USDA Kicks Off Implementation Phase of Partnerships for Climate-Smart Commodities

The USDA kicked off the implementation phase for projects funded through the $3.1 billion Partnerships for Climate-Smart Commodities effort. As projects get started, the agency is also launching the Partnerships for Climate-Smart Commodities Learning Network, which will generate key lessons learned as projects get implemented. “Farmers, ranchers, and forest landowners are on the frontlines of climate change,” says Ag Secretary Tom Vilsack. “At the same time, they are uniquely positioned to deliver climate solutions through climate-smart production that reduces greenhouse gas emissions and sequesters carbon.” Vilsack also says through these projects, the agency’s partners are working to create new markets for climate-smart commodities while developing the tools needed to quantify impacts and help producers implement those climate-smart practices on their land. Producers interested in participating in projects can go to the Partnerships for Climate-Smart Commodities Active Project Dashboard to find projects in their areas. For more information on projects, go to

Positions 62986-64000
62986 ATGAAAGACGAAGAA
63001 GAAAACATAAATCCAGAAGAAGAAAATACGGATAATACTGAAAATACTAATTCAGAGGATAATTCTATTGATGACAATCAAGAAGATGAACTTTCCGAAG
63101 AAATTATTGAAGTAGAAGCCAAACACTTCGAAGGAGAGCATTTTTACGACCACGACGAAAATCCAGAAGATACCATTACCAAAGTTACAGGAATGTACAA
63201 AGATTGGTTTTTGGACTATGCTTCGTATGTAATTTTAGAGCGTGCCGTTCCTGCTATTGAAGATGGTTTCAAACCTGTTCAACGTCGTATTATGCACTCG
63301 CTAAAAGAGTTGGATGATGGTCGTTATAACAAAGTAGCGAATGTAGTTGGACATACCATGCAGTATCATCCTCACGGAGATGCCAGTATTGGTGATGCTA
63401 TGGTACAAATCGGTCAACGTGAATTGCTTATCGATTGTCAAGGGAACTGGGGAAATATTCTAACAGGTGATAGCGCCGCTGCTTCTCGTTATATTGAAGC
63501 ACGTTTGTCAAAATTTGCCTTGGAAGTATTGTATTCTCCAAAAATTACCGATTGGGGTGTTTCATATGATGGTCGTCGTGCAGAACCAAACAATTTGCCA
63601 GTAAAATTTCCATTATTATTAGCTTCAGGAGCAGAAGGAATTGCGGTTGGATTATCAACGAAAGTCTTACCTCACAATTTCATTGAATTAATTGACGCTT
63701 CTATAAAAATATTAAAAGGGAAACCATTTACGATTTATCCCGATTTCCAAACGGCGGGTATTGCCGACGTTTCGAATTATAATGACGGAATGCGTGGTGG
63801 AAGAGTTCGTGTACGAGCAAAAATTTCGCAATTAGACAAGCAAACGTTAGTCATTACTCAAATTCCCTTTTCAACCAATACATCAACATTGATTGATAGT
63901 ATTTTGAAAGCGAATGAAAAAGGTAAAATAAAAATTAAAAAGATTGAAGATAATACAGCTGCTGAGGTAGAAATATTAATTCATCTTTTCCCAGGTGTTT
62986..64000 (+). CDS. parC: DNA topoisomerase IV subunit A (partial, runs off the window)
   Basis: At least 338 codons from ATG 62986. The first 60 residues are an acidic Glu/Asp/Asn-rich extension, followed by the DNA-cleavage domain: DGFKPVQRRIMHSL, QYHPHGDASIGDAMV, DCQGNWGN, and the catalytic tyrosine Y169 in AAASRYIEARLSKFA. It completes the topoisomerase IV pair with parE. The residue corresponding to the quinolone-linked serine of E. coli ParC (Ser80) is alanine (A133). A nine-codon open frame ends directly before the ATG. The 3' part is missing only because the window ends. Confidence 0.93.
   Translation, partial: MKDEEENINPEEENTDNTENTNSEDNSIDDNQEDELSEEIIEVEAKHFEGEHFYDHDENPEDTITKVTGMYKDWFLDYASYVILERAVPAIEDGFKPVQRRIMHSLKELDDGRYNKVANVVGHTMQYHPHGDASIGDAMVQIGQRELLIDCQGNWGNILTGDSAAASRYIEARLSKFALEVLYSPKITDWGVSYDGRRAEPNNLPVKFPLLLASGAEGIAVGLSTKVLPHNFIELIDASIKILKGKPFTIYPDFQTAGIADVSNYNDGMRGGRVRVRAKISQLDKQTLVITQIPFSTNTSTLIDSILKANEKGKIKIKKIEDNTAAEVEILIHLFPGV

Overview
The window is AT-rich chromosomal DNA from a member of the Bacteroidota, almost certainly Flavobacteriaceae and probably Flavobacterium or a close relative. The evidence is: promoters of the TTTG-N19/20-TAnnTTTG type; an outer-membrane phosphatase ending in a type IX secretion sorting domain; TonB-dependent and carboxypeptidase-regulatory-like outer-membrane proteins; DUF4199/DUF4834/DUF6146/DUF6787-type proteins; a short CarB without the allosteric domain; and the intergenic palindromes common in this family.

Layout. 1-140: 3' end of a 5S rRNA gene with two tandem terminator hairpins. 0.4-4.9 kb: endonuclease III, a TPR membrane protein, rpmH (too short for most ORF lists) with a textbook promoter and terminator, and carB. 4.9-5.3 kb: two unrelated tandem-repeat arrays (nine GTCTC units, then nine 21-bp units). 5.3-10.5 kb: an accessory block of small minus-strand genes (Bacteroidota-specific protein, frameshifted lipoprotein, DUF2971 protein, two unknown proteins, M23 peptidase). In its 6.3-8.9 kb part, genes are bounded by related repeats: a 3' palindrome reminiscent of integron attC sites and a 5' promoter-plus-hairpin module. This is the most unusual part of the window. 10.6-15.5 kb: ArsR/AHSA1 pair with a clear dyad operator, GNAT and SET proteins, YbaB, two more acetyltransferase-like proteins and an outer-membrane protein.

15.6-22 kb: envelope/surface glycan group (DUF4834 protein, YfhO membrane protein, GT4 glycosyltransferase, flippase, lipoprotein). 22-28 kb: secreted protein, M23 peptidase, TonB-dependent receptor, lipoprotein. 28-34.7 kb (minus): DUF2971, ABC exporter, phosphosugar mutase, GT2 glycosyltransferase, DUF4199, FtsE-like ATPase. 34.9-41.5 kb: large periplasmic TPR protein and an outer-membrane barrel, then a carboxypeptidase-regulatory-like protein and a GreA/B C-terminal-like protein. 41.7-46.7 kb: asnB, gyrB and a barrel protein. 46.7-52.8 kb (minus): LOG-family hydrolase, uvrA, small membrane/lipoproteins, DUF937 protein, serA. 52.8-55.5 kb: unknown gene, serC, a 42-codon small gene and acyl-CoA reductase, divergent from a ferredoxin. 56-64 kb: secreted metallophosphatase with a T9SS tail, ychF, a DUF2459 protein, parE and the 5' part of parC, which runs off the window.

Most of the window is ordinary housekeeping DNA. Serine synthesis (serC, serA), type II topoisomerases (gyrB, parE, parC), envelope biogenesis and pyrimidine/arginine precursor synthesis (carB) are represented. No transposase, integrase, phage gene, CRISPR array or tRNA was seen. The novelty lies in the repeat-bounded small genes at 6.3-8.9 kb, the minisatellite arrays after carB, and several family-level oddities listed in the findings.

Canadian Farmers Planting More Wheat This Year

As Canadian farmers gear up for spring planting, they expect to plant more wheat this year and increase crops of canola and soybeans. The University of Illinois’ Farm Policy News says, “Canada’s farmers forecast planting 26.97 million acres of wheat in 2023, six percent higher than 2022 but still well below the 8.2 percent annual increase recorded last year.” The spring wheat area will increase 7.5 percent to 19.39 million acres, durum wheat is predicted to edge up 0.9 percent to just over six million acres, and the winter wheat area is anticipated to jump more than 12 percent to 1.52 million acres. Geopolitical concerns may be behind Canada’s increasing wheat crop. Canada’s farmers are planting the most wheat in 22 years as the war in Ukraine and a significant drought in the U.S. tighten global supplies. Global wheat stocks and vegetable oil supplies are limited by obstacles facing Ukraine’s exports


By Tucker Allmer - The BARN

Tucker Allmer & the BARN are members of the National Association of Farm Broadcasting (NAFB), the Colorado FFA Foundation, the Colorado 4H Foundation, the Colorado Farm Show Marketing Committee, 1867 Club Board Member, Denver Ag & Livestock Club Member, the Weld County Fair Board, the Briggsdale FFA Advisory Council, Briggsdale 4H Club Beef Leader & Founder / Coordinator of the Briggsdale Classic Open Jackpot Show.